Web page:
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Early life stages contribute strongly to local adaptation in Arabidopsis thaliana
Uppsala University, Disciplinary Domain of Science and Technology, Biology, Department of Ecology and Genetics, Plant Ecology and Evolution.
Uppsala University, Disciplinary Domain of Science and Technology, Biology, Department of Ecology and Genetics, Plant Ecology and Evolution.
2016 (English)In: Proceedings of the National Academy of Sciences of the United States of America, ISSN 0027-8424, E-ISSN 1091-6490, Vol. 113, no 27, 7590-7595 p.Article in journal (Refereed) PublishedText
Abstract [en]

The magnitude and genetic basis of local adaptation is of fundamental interest in evolutionary biology. However, field experiments usually do not consider early life stages, and therefore may underestimate local adaptation and miss genetically based tradeoffs. We examined the contribution of differences in seedling establishment to adaptive differentiation and the genetic architecture of local adaptation using recombinant inbred lines (RIL) derived from a cross between two locally adapted populations (Italy and Sweden) of the annual plant Arabidopsis thaliana. We planted freshly matured, dormant seeds (> 180 000) representing >200 RILs at the native field sites of the parental genotypes, estimated the strength of selection during different life stages, mapped quantitative trait loci (QTL) for fitness and its components, and quantified selection on seed dormancy. We found that selection during the seedling establishment phase contributed strongly to the fitness advantage of the local genotype at both sites. With one exception, local alleles of the eight distinct establishment QTL were favored. The major QTL for establishment and total fitness showed evidence of a fitness tradeoff and was located in the same region as the major seed dormancy QTL and the dormancy gene DELAY OF GERMINATION 1 (DOG1). RIL seed dormancy could explain variation in seedling establishment and fitness across the life cycle. Our results demonstrate that genetically based differences in traits affecting performance during early life stages can contribute strongly to adaptive differentiation and genetic tradeoffs, and should be considered for a full understanding of the ecology and genetics of local adaptation.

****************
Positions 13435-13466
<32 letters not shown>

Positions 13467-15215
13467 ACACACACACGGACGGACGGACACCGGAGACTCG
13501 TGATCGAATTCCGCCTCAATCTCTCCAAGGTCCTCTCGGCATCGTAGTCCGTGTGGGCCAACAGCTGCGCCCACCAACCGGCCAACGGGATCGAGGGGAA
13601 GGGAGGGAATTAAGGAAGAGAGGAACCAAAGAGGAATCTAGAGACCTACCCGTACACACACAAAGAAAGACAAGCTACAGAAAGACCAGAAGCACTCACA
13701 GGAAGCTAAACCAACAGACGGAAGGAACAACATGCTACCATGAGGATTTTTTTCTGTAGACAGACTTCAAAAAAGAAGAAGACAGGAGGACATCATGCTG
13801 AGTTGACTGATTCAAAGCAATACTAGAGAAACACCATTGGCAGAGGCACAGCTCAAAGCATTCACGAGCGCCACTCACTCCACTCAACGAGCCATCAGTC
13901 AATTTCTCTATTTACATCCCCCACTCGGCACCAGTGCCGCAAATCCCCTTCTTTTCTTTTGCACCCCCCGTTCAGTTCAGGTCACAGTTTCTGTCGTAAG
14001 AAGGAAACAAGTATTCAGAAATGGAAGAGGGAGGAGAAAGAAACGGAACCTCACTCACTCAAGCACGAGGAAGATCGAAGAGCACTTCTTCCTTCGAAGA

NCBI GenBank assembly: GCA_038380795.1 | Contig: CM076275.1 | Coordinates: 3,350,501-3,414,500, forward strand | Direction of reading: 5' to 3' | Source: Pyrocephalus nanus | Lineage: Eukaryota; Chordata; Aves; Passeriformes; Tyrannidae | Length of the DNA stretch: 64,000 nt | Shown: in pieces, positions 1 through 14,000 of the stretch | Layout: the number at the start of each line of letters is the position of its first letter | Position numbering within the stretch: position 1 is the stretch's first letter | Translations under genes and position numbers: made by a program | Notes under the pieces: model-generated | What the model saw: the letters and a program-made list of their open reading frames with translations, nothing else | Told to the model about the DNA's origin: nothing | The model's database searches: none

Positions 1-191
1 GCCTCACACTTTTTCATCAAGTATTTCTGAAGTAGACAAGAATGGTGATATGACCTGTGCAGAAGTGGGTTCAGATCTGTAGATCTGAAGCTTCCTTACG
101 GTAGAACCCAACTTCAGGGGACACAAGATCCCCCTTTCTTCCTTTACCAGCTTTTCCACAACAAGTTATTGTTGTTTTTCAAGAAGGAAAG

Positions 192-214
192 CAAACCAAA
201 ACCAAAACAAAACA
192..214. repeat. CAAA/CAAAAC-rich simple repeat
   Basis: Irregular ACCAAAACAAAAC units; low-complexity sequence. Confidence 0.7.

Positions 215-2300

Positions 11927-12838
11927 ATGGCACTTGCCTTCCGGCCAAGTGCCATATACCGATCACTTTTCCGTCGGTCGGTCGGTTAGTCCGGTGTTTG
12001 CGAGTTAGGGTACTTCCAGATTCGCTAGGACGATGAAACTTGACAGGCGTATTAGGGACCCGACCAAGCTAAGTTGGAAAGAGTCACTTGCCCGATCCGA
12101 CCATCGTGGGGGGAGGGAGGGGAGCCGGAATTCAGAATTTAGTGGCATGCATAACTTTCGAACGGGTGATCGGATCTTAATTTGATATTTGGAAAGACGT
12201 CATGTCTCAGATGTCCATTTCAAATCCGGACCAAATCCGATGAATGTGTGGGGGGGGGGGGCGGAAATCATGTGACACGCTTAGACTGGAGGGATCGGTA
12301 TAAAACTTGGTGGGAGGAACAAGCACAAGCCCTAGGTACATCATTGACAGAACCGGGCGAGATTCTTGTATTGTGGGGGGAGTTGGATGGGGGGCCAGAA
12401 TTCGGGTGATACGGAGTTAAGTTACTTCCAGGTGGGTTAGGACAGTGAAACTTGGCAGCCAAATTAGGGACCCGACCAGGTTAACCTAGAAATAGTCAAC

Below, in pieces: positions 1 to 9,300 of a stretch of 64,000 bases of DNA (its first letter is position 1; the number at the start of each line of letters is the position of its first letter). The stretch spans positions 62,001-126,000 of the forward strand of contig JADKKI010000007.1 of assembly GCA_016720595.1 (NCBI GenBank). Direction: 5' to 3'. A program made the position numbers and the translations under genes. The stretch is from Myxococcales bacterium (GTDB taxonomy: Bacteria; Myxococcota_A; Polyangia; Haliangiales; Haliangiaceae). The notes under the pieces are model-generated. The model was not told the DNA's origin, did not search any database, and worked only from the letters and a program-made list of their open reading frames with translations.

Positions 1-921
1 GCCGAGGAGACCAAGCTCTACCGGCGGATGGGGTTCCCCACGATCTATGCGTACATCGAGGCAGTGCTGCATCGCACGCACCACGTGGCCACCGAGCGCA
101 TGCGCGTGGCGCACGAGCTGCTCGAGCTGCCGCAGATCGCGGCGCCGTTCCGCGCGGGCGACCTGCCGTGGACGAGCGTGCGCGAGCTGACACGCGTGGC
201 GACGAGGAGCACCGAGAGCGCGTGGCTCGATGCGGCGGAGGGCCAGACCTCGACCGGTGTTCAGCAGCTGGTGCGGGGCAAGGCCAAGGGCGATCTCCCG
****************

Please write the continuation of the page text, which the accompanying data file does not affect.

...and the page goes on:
Place, publisher, year, edition, pages
2016. Vol. 113, no 27, 7590-7595 p.
Keyword [en]
adaptive differentiation, divergent selection, genetic tradeoff, pleiotropy, QTL mapping
National Category
Botany Evolutionary Biology
Identifiers
URN: urn:nbn:se:uu:diva-300043DOI: 10.1073/pnas.1606303113ISI: 000379021700079PubMedID: 27330113OAI: oai:DiVA.org:uu-300043DiVA: diva2:950778
Available from: 2016-08-02 Created: 2016-08-02 Last updated: 2016-09-12Bibliographically approved
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Postma, Froukje M.Ågren, Jon
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